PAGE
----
As a veterinarian and cat owner, I’m always on the lookout to make sure your cat doesn’t have hyperthyroidism. That’s because my own cat was diagnosed with a thyroid nodule and I know that, untreated, hyperthyroidism in cats can result in severe, potentially life-threatening problems.
So, what is hyperthyroidism?
Hyperthyroidism, a hormone (or “endocrine”) disorder, is when the thyroid gland produces too much thyroid hormone. This results in an overstimulated, hyperactive metabolism. This is seen in cats, but almost never in dogs (who can have an underactive thyroid or “hypothyroidism”).
What are the signs of hyperthyroidism in cats?
Hyperthyroidism is often seen in middle-aged to geriatric cats (around 8+ years of age). Signs of hyperthyroidism include:
- Gradual weight loss
- Drinking more water than usual (hanging out by the water bowl more)
- Larger clumps in the litter box
- Vomiting more frequently
- A racing heart rate
- Breathing harder or even panting after playing
- A poor haircoat (e.g., excessive shedding, more dandruff or mats, etc.)
- Eating ravenously despite weight loss
- Longer, more fragile nails (or the need to cut your cat’s nails more frequently)
- Increased activity (e.g., hyperactivity)
Hyperthyroidism also results in certain physical examination findings that your veterinarian will detect or changes in diagnostic tests such as:
- A thin body condition
- The presence of a soft heart murmur
- A palpable thyroid nodule
- Signs of elevated blood pressure (e.g., bounding femoral pulses, changes to the retina or back of the eyes)
- Thinning of the face (e.g., a more triangular appearance to your cat’s face)
- An elevated blood pressure (> 160 mm Hg, systolic)
- An elevated thyroid level (T4)
- Increased liver enzymes
- Dilute urine
Untreated, hyperthyroidism can result in:
- High blood pressure
- Thickened heart muscles and dilated chambers of the heart
- Congestive heart failure (e.g., fluid backing up into the lungs)
- An increased risk of stroke or clots
- Changes to retina (e.g., the backs of the eyes)
- Sudden blindness (from detached retinas)
- Sudden death
How do you diagnose hyperthyroidism in cats?
The first two ways of diagnosing hyperthyroidism is based on physical examination and a history of clinical signs. Normally, we veterinarians should not be able to feel the thyroid glands on exam (which normally lie near the trachea or voice box). If we veterinarians palpate a thyroid nodule (e.g., a small pea-sized mass or masses), it warrants doing blood work to test for hyperthyroidism. (This is one of the reasons that as your cat ages, it’s especially important that your cat have an annual examination at your veterinarian—we can screen for early problems like this!)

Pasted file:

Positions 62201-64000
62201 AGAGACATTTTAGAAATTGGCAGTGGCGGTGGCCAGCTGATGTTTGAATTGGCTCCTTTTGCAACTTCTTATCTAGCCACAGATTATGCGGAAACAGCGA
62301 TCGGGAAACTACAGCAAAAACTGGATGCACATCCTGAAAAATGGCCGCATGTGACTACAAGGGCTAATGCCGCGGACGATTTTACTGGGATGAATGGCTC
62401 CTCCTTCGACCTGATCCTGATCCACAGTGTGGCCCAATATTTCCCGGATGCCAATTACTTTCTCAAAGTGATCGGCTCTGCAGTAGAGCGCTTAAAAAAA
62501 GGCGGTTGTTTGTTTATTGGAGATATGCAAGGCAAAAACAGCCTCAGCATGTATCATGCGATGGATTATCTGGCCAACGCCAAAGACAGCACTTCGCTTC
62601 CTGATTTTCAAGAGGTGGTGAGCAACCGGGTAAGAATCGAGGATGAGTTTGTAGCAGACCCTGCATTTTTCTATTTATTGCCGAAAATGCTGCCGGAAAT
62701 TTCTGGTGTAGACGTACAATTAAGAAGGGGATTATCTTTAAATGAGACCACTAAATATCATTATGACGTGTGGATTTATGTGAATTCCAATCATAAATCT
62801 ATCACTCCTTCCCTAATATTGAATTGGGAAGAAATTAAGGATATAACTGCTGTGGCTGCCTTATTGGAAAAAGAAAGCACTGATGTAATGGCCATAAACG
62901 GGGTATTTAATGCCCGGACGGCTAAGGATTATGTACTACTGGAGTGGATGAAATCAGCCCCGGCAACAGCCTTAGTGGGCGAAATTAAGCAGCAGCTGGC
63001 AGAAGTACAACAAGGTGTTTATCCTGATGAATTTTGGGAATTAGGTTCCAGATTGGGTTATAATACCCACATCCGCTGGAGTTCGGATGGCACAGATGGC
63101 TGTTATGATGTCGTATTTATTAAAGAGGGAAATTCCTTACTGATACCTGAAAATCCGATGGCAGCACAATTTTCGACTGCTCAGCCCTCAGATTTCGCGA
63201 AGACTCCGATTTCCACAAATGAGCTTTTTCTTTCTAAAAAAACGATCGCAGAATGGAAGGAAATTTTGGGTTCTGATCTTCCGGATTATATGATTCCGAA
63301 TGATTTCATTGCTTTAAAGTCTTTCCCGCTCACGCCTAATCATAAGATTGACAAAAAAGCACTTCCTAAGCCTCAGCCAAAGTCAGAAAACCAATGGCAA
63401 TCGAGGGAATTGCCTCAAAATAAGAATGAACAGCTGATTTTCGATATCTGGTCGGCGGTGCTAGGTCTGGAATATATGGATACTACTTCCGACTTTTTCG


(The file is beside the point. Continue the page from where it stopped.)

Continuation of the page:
Keep in mind that the presence of a thyroid nodule may not always mean that your cat is hyperthyroid now (depending on what blood work shows), but it’s likely your cat will eventually become hyperthyroid. This may take several months to years to develop, as it may not be “functional” yet; my recommendation is to do yearly blood work thereafter (sooner, if your cat is showing signs).
Rest assured: In cats, feeling a nodule in the neck area is rarely cancerous (< 5%), as compared to dogs, where it is typically cancerous.
The main way of diagnosing hyperthyroidism is based on an elevated thyroid blood test called a T4. 90% of cats can be diagnosed with this test; however, rarer cats may need a full or more extensive thyroid panel that looks at multiple thyroid function tests (e.g., T3, TSH, etc.). Also, routine blood work should be done to evaluate the kidneys, liver, electrolyte balance, white and red blood cells, protein levels, and urine concentration ability.
How do we treat hyperthyroidism in cats?
If your cat was just diagnosed with hyperthyroidism, you should seek treatment sooner than later. The sooner we diagnose it, the sooner we can minimize secondary life-threatening complications or damage to the body.
There are several options for treatment of hyperthyroidism in cats, and you have to weigh the pros and cons of each. While some seem less expensive up front, they may require long-term (e.g., for the rest of your cat’s life) oral medication, methimazole. Other most expensive treatments include radioactive iodine treatment (I131), surgery (rarely done anymore), or even chemical ablation, but this immediately treats the hyperthyroidism and typically doesn’t require lifelong treatment.
In my opinion, the cost (and number of veterinary visits) all washes out in the end, and the amount that you end up paying in the long term works out to be the same if you choose radiation therapy. Personally, I can’t medicate my cat twice a day (for the rest of his life), so I’d consider radiation therapy (which requires hospitalization for about one week).
You can see treatment options here by board-certified veterinary internist and endocrinologist, Dr. Mark Peterson.
When in doubt, as your cat ages, make sure to monitor him for the clinical signs of this common endocrine disease. The sooner you recognize it, and the sooner your veterinarian diagnoses it, the less long-term damage to your cat’s body—and the longer he will live!